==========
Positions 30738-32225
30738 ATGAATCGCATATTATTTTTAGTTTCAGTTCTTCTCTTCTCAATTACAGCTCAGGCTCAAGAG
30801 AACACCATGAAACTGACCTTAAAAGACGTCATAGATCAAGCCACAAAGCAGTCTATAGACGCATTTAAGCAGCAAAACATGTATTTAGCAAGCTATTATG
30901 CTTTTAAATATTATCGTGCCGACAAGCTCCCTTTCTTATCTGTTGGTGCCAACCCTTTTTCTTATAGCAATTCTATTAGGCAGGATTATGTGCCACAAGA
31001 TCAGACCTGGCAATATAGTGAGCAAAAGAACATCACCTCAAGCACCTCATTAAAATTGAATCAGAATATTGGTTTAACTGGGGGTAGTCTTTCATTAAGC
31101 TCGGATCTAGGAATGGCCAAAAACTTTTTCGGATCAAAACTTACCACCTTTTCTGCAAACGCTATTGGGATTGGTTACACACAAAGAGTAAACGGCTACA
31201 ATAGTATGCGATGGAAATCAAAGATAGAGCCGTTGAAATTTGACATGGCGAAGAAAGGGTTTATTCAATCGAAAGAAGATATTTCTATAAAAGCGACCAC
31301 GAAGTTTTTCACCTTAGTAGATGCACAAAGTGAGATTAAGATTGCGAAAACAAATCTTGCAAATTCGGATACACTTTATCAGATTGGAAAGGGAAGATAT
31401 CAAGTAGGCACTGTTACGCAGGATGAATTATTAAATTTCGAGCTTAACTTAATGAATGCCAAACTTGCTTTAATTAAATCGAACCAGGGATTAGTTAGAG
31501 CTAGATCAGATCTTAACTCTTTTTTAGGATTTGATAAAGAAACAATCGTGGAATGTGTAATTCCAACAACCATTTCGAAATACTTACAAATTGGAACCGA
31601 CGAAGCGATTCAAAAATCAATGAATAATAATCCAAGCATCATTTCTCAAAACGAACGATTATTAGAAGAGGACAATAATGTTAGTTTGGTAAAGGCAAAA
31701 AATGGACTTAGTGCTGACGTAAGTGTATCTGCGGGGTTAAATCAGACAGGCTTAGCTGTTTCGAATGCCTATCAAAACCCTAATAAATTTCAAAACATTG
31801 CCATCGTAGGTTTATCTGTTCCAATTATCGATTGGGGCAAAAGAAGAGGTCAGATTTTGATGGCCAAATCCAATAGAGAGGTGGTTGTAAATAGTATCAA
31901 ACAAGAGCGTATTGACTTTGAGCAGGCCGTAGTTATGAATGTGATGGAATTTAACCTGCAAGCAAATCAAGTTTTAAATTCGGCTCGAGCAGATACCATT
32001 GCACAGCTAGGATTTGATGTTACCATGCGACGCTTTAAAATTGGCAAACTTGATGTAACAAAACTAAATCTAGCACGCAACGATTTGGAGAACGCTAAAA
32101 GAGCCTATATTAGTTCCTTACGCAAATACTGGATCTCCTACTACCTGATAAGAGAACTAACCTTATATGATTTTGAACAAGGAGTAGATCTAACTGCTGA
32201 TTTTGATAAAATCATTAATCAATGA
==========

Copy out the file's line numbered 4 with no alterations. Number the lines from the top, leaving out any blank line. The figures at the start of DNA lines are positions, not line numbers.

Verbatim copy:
30901 CTTTTAAATATTATCGTGCCGACAAGCTCCCTTTCTTATCTGTTGGTGCCAACCCTTTTTCTTATAGCAATTCTATTAGGCAGGATTATGTGCCACAAGA